Rheumatic Heart Disease: Why It Can Happen in Children

Rheumatic Heart Disease: Why It Can Happen in Children

Rheumatic heart disease (PJR), or in medical language, Rheumatic Heart Disease (RHD), is a heart disease as a result of the sequelae of Rheumatic Fever, which is characterized by the occurrence of heart valve defects. This disease is the most common cause of valve abnormalities, especially in children, so it can reduce productivity and quality of life. Based on statistical data in Indonesia, every year an average of 55 cases of RHD are found accompanied by rheumatic fever. It is estimated that the prevalence of RHD in Indonesia is 0.3–0.8 for schoolchildren aged 5–15 years.

Rheumatic fever is an inflammatory disease caused by a Group A Streptococcus Beta Hemolyticus infection in the upper respiratory tract, where the most common infection is tonsillopharyngitis. Symptoms of rheumatic fever usually appear 14–28 days after infection and can be in the form of prolonged fever, migrating joint pain, shortness of breath, symptoms of heart failure, reddish spots, lumps in joints or bones, and uncontrollable hand and foot movements. If rheumatic fever is not handled properly, complications can occur in the heart and develop into RHD. Symptoms of PJR include shortness of breath, chest pain, and a heart murmur that can be heard on examination with a stethoscope.

To make a diagnosis of RHD, it is necessary to do a physical examination, a heart recording (EKG), chest X-rays, and echocardiography (ultrasound of the heart). Echocardiography is the best examination to see if there is enlargement of the heart chambers, failure of the heart's pumping function, or blood clots in the heart.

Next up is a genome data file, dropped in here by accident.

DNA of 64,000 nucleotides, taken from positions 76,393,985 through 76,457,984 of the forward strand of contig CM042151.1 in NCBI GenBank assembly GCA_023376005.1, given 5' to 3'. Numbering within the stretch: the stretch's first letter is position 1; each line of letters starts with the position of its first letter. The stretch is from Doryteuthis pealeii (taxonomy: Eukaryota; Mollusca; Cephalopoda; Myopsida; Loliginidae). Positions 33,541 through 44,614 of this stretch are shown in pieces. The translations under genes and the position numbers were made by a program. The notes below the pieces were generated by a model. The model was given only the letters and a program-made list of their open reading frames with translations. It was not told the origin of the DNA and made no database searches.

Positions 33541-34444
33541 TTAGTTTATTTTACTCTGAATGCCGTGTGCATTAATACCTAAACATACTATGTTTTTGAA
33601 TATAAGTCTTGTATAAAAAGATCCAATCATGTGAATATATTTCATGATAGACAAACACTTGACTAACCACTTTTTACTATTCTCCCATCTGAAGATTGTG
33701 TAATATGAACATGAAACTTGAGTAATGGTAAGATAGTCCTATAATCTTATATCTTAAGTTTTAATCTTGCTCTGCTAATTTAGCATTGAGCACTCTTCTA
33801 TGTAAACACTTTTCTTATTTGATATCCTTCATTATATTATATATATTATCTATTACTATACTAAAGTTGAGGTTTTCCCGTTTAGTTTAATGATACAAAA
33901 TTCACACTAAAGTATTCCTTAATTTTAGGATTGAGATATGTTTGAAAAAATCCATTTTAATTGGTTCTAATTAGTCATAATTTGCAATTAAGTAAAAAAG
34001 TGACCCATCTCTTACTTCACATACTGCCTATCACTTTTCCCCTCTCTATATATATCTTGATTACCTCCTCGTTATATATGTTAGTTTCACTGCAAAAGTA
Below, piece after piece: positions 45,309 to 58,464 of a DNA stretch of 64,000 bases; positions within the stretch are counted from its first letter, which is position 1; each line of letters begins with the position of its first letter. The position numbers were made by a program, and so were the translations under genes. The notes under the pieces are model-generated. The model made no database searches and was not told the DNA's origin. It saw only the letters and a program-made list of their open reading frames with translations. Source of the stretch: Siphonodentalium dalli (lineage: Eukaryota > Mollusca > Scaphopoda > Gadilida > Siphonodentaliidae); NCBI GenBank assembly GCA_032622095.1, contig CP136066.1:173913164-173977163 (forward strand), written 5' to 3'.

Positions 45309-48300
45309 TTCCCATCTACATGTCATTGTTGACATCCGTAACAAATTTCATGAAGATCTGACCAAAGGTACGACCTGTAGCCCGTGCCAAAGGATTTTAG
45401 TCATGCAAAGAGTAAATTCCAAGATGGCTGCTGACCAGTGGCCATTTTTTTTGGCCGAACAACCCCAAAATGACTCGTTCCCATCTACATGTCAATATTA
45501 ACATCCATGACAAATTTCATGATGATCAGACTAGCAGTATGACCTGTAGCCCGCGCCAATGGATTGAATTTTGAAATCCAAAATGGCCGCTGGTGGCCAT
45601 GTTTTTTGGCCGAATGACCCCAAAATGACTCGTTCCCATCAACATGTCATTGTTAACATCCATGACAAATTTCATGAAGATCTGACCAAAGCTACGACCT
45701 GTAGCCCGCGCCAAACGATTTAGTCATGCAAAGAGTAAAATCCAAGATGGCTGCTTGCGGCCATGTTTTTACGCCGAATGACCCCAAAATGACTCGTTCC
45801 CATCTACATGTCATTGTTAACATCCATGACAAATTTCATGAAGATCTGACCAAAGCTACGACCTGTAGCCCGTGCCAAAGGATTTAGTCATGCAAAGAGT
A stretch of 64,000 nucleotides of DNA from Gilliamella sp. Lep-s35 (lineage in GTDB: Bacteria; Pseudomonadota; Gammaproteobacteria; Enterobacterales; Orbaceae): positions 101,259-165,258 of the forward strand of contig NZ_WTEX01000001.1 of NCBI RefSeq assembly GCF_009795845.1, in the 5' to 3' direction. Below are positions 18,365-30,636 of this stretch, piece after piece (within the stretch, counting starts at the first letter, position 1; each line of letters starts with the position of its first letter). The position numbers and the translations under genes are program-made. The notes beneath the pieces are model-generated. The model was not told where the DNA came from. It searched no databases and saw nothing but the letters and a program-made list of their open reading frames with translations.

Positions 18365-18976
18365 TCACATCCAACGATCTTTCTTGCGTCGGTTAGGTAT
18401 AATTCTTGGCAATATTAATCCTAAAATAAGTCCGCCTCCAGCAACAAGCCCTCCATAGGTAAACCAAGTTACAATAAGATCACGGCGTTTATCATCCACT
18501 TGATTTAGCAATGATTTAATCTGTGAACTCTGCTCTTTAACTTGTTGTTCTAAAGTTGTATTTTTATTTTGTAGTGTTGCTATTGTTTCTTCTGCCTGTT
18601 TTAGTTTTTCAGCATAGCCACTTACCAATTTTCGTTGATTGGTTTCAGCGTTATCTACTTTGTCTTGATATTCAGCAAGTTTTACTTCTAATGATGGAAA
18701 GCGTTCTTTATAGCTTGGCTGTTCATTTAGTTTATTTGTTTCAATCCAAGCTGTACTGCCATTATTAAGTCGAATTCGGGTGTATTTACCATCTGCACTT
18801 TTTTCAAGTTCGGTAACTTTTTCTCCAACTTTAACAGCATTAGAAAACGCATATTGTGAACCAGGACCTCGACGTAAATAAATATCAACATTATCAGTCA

Can PJR be prevented? You can. The method is to treat children who have Streptococcus Beta Hemolyticus Group A infections by administering the antibiotic Benzathine Penicillin G. When they have recovered, the administration of Benzathine Penicillin G is usually still given periodically every 3 weeks. The AHA (American Heart Association) recommends patients with rheumatic fever without heart symptoms receive prophylactic antibiotics for 5 years or until they are 21 years old, and if there are heart symptoms, antibiotics need to be given for 10 years or until they are 40 years old.

In simple terms, keep the house and environment clean, avoid children having recurrent cold coughs, and the most important thing is to bring children who have tonsillopharyngitis infections to seek treatment at health facilities to get optimal therapy so that the occurrence of PJR complications can be avoided.

Created by: Dr. Fitri Dwiyani, MARS

Reviewed by: Dr. Putria Rayani Apandi, Sp.A.K., M.Kes

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